The Georgia State Insurance and Safety Fire Commissioners office has reported that more than one-third of the 117 passenger and freight elevators inside Trinity, Doctors and University hospitals and on the Georgia Regents Health System Campus had at least one violation last year. According to a news report, the list of violations included faulty back-up battery systems, defective hardware (that prevented doors from closing), broken alarms, broken door-open buttons, and overdue weight and fire-extinguisher tests. Most of these issues were corrected soon after they were identified, according to officials from the facilities.
It was found that all the elevators had passed inspection services, but out of the total 43 units with violations, more than half (that is, 25) suffered multiple violations, with up to 24 cars having issues such as missing emergency-rescue, fire-service and machine-room keys. Cards and keys are important for accessing malfunctioning equipment and evacuating or rescuing passengers who might get trapped inside the lift. Moreover, in 13 lifts, the inspection certificates and fire-safety instruction cards were expired, unreadable or not visible to the public.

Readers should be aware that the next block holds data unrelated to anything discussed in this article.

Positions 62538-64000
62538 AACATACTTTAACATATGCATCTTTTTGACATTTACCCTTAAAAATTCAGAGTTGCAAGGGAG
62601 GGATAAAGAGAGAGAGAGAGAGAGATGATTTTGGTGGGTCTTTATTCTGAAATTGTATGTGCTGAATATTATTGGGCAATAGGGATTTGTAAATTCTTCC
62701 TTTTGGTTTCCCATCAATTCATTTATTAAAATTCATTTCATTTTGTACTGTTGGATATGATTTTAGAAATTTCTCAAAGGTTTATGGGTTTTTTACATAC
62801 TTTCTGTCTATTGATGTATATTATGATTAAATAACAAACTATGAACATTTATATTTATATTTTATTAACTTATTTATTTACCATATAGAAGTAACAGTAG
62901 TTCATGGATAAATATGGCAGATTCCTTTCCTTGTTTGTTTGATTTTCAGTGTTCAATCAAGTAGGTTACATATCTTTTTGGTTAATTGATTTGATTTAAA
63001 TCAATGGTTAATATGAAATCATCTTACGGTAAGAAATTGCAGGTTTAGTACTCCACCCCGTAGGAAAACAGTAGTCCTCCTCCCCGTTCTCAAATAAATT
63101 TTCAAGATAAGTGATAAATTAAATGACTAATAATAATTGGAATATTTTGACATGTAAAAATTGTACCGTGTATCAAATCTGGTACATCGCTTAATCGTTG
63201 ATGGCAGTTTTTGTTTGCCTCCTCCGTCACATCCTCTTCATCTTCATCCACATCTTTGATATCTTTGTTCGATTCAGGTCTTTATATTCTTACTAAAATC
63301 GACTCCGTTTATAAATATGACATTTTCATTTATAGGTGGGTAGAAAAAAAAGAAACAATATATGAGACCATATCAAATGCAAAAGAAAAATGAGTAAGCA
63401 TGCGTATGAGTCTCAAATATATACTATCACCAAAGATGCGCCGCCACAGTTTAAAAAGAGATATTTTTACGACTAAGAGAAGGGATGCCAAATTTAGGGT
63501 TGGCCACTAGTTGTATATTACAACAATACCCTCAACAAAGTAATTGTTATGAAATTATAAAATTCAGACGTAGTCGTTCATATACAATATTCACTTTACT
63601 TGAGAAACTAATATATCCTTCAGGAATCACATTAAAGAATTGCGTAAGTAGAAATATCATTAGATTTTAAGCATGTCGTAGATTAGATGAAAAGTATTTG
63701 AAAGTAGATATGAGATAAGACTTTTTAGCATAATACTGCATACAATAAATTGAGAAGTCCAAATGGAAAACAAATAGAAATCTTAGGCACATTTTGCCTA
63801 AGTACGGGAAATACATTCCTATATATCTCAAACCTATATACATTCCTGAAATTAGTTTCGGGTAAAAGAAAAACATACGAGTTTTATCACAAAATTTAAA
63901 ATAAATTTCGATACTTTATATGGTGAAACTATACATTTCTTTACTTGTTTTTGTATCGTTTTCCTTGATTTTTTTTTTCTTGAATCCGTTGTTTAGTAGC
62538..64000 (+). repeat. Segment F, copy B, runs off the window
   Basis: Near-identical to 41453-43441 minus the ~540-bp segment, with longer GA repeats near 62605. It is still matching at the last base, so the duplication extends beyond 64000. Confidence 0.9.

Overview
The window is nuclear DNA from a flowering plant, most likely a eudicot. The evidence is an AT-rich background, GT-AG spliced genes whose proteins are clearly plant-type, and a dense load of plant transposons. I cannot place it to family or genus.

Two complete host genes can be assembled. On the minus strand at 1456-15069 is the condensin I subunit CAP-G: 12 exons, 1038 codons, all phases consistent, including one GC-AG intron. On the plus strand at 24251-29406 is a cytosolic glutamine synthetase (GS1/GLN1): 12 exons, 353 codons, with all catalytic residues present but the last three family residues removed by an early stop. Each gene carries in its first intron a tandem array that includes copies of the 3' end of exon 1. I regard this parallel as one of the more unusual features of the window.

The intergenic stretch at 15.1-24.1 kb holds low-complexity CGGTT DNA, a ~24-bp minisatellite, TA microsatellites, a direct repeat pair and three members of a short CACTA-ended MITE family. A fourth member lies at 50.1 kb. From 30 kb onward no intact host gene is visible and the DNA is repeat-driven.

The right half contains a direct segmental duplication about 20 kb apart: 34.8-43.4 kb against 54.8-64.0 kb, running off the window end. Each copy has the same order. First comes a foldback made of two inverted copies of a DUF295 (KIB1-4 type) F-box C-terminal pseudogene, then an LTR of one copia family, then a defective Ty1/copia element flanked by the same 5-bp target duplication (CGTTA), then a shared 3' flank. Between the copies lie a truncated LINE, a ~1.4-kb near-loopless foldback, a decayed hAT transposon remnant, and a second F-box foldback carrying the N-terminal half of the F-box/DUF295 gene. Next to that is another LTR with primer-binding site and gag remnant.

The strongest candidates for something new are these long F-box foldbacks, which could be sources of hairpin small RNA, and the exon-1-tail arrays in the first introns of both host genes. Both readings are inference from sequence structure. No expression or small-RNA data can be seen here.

Elevator inspections help identify violations. In this case, University Hospital had the most discrepancies, with 19 out of their 34 accessibility devices being charged:
- Both the Women’s Center parking deck and hospital’s outpatient wing had two elevators each with backup battery systems that had no power or very little.
- Four lobby elevators had several electrical carbon brushes that were badly worn and causing damage to the drive unit.
The Georgia Regents Health System Campus has a total of 61 elevators and a lowest rate of machines with a violation of just 11 percent.
- The three lobby lifts at Georgia Regents University’s Cancer Treatment Center (GRU) were found with machine room-keys that did not fit
- one-parking garage lift without a key to its hoistway and overdue stress on two small freight lifts
With a total of 11 elevators, the Doctors Hospital reported the highest rate of violations of 10 (about 90 percent). These included a broken alarm button and hoistway and mechanical-room keys missing from seven staff and patient devices
At Trinity hospitals, the inspection officials found seven devices with broken alarm buttons, dirty pits, non-working phone, and extremely rusty door rollers and rails.
According to state rules, if an elevator passes with violations, the property owner has about six months time (until the semi-annual inspection) to correct these issues. A 30-day extension can be granted by inspectors, if the owner fails to correct the particular issues within the stipulated time. The last option is the issue a $250 fine per device and shutting down a lift.
This report highlights the importance of elevator maintenance services. Elevators, like most mechanical devices, suffer wear and tear due to prolonged use. In a busy hospital set-up, this can prove disastrous if not attended to in a timely manner. Regular and periodic maintenance and servicing is necessary to reduce downtime and keep the system in excellent working condition. This will also help extend the life of the device.